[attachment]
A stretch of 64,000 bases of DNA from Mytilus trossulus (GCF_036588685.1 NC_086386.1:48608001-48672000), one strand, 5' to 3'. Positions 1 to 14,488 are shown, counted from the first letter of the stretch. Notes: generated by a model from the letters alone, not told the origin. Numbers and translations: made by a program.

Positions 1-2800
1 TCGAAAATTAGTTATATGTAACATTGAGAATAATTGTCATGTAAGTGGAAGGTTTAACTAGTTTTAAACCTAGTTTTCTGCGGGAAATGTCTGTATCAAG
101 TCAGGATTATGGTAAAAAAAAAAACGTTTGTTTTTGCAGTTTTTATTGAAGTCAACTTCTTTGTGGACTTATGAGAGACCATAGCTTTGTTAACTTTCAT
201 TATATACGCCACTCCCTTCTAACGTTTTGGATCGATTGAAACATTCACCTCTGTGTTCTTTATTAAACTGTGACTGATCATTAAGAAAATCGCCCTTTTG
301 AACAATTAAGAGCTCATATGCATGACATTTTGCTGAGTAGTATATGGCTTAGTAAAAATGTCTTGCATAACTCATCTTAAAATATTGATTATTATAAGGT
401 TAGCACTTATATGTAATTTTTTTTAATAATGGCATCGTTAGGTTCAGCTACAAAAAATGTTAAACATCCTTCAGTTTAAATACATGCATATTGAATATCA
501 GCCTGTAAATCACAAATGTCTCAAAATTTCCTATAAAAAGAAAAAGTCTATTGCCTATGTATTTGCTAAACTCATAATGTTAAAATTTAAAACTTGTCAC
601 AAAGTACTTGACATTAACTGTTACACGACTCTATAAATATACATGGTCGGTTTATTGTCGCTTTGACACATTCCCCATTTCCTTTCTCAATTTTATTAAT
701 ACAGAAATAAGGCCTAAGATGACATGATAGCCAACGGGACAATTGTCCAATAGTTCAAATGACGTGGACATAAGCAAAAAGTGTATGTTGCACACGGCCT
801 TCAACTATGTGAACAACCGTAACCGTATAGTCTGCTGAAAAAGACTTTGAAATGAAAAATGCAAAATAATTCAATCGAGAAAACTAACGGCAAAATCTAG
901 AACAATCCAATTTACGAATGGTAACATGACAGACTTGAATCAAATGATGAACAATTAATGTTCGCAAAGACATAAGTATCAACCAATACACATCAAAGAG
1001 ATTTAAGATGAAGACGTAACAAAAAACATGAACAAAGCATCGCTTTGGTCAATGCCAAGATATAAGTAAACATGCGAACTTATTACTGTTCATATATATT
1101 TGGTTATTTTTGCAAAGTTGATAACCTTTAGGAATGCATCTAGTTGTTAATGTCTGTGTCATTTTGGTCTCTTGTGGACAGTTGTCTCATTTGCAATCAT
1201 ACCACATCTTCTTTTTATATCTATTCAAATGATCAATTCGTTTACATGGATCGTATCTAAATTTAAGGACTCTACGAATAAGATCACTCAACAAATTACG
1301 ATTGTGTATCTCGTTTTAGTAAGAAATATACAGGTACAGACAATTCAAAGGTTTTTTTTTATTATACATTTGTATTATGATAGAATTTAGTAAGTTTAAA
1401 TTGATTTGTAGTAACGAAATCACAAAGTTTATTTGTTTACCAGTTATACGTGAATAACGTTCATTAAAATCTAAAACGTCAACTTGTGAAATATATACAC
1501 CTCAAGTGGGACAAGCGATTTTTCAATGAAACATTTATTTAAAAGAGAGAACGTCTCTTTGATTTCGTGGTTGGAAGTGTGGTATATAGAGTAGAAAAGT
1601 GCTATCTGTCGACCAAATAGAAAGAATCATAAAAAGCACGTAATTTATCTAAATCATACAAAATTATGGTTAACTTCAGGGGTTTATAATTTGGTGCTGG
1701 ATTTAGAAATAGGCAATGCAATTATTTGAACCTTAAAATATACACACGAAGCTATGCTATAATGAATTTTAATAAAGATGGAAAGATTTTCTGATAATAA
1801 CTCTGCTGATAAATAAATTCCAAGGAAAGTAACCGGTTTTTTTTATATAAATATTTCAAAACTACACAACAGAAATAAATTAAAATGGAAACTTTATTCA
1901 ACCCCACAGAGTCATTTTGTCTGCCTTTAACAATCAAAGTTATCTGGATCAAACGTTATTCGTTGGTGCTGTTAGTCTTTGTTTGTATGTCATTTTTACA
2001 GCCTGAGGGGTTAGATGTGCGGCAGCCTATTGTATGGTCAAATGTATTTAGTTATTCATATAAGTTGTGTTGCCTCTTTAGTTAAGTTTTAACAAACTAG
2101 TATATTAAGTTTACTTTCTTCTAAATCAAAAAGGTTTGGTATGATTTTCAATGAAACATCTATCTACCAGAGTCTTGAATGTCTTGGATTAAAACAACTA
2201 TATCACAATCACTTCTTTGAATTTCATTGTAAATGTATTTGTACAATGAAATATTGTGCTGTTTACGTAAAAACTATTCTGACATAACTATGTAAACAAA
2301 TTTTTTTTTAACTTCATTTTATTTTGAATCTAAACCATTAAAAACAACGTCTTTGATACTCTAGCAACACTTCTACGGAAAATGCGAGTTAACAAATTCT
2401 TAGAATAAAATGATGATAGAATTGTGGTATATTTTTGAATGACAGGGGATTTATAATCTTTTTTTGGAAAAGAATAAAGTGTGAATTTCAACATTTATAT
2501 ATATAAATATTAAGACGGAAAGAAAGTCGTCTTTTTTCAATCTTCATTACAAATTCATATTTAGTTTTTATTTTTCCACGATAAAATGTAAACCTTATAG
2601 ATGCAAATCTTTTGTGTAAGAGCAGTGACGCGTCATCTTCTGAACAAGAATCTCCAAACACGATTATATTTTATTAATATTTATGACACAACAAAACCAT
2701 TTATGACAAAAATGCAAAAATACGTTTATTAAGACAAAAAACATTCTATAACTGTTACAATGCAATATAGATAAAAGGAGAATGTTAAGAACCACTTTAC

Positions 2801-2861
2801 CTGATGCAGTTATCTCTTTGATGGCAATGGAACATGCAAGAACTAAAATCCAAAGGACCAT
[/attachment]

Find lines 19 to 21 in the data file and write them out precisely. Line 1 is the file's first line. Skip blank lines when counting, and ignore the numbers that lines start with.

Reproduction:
1601 GCTATCTGTCGACCAAATAGAAAGAATCATAAAAAGCACGTAATTTATCTAAATCATACAAAATTATGGTTAACTTCAGGGGTTTATAATTTGGTGCTGG
1701 ATTTAGAAATAGGCAATGCAATTATTTGAACCTTAAAATATACACACGAAGCTATGCTATAATGAATTTTAATAAAGATGGAAAGATTTTCTGATAATAA
1801 CTCTGCTGATAAATAAATTCCAAGGAAAGTAACCGGTTTTTTTTATATAAATATTTCAAAACTACACAACAGAAATAAATTAAAATGGAAACTTTATTCA